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John Wilkes Booth

John Wilkes Booth

Born May 10, 1838
Bel Air, Maryland
Died April 26, 1865
Port Royal, Virginia

John Wilkes Booth (May 10, 1838 - April 26, 1865), American actor popular on the stage during the mid-19th century, a supporter of the Confederacy during the American Civil War, and infamous as the assassin of President Abraham Lincoln.

Early history

Booth was born May 10, 1838 near Bel Air, Maryland, the ninth of ten children born to famed actor Junius Brutus Booth and Mary Ann Holmes. He was named after a distant relative John Wilkes, a radical politician in the British Parliament. His brothers Junius Jr. and Edwin were also actors, with Edwin on the way to becoming the finest actor on the American stage. John Wilkes Booth attended several private schools - including an Episcopal military academy in Catonsville, Maryland known as St. Timothy's Hall - but he got into acting after his father's death in 1852. He made his stage debut as the Earl of Richmond in Shakespeare's Richard III in August, 1855, when he was just 17. In 1858 he joined the Richmond (Virginia) Theater and became enchanted with the South and their way of life (the remainder of his family considered themselves Northerners). At 5'8", with jet-black hair, ivory skin, and an athletic build, he was considered the "handsomest man in America" by many newspaper writers. He was also among the first American actors to have a fan base with women; many cartes de visits - akin to studio photographs or sports cards today - were made and distributed by him or the theaters which presented his appearances (TL 26, pp. 34, 60).

By 1860 he was earning over $20,000 a year, starring in Shakespearian plays such as Romeo and Juliet, The Merchant of Venice, Julius Caesar, Othello, The Taming of the Shrew, Hamlet, and Macbeth.


As he was just getting into acting in the 1850s he also dabbled in politics. He became a member of the American Party, a nativist organization which declared that America was only for native-born whites, and whose secrecy led to the derisive epithet "Know-Nothing" as a second title. In 1859, already entrenched on the Richmond stage, he disguised himself as a private in the 1st Virginia Regiment to witness the execution of abolitionist John Brown in Charles Town (now West Virginia).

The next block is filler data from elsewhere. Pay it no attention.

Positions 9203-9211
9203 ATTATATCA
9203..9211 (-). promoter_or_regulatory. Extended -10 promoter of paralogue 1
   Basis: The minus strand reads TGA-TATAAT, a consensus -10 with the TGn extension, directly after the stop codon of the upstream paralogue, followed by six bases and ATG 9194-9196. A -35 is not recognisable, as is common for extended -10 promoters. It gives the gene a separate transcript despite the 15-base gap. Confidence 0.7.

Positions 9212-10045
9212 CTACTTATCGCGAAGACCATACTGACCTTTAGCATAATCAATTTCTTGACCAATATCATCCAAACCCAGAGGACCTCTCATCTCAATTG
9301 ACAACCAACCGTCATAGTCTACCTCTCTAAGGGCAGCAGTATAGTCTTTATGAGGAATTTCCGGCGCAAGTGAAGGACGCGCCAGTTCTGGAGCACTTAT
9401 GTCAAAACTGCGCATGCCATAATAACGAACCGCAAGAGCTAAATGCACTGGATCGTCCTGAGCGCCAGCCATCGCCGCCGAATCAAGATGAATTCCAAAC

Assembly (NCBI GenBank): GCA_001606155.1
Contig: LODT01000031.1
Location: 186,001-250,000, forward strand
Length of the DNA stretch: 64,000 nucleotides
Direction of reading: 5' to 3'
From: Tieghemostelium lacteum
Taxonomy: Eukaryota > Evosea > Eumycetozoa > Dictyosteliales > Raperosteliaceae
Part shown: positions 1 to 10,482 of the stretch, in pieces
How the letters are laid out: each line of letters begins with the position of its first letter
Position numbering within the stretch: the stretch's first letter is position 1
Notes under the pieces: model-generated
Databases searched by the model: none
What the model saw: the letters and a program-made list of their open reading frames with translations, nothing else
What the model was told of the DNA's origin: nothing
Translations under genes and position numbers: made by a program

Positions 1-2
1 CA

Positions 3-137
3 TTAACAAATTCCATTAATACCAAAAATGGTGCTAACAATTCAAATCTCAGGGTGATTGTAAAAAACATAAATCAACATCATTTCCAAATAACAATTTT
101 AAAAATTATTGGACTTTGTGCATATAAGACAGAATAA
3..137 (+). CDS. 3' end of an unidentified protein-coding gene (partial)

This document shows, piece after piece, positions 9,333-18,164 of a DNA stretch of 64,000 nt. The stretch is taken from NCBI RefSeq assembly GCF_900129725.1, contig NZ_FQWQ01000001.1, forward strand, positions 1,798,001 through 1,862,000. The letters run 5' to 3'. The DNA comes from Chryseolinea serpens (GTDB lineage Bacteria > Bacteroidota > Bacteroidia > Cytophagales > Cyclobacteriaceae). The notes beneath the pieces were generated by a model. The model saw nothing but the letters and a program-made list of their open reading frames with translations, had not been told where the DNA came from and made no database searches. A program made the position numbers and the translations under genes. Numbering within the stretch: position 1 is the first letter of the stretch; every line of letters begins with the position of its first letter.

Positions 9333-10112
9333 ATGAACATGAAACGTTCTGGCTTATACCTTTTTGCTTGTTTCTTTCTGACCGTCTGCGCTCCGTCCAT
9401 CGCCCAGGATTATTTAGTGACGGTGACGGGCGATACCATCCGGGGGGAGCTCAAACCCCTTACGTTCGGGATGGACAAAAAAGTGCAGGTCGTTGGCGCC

Plans against Lincoln

The Booth brothers (l-r: John Wilkes Booth, Edwin, Junius Jr.) used their name and talent to raise funds for the construction of a statue to William Shakespeare in New York City on November 25, 1864, when they appeared together in the play Julius Caesar
Ford's Theater; the black crepe went up almost immediately after Lincoln's death.

Several times the Lincolns had viewed the performance of Booth, including the play The Marble Heart on November 9, 1863 at Ford's Theater. Mary B. Clay, a daughter to an American diplomat to Russia, saw this performance as well, and reflected that not all was well with Booth; indeed, she thought Booth meant to do the president harm:

In the theater President and Mrs. Lincoln, Miss Sallie Clay and I, Mr. Nicolay and Mr. Hay, occupied the same box which the year after saw Mr. Lincoln slain by Booth. I do not recall the play, but Wilkes Booth played the part of villain. The box was right on the stage, with a railing around it. Mr. Lincoln sat next to the rail, I next to Mrs. Lincoln, Miss Sallie Clay and the other gentlemen farther around. Twice Booth in uttering disagreeable threats in the play came very near and put his finger close to Mr. Lincoln's face; when he came a third time I was impressed by it, and said, "Mr. Lincoln, he looks as if he meant that for you." "Well," he said, "he does look pretty sharp at me, doesn't he?" (Helm, pg. 243)

Booth began making plans to stage a kidnapping of Lincoln during the summer of 1864; the president would be taken to Richmond and held hostage in exchange for Confederate soldiers languishing in Federal prison camps. To this end he collected several men as co-conspirators, among them childhood friends Michael O'Laughlen, Samuel Arnold, John Surratt, and David Herold. German immigrant George Atzerodt came into the plans later, as he had owned a ferry at Port Tobacco on the Potomac in Maryland. Ex-Confederate soldier Lewis Thornton Powell was brought in to add some muscle, as Lincoln was a physically-powerful man. In Washington D.C. on March 15, 1865 Booth met with all the men to stage an abduction; Lincoln was to attend a play at Campbell Hospital outside Washington on March 17, with the plan that he would be taken from his carraige while on the way there. But the plans fell through when Lincoln attended another event. Within days, and with the realization that the South was going to lose the war, Booth changed his plans from kidnapping to murder.

The assassination

On Friday, April 14, Booth learned that the president, his wife, and guests General Ulysses S. Grant and wife Julia would be attending the performance of Our American Cousin. Giving his men their orders, Powell was to kill Secretary of State William H. Seward at his home, and Atzerodt was to kill Vice-President Andrew Johnson in his hotel room; Booth wanted the glory of killing Lincoln himself.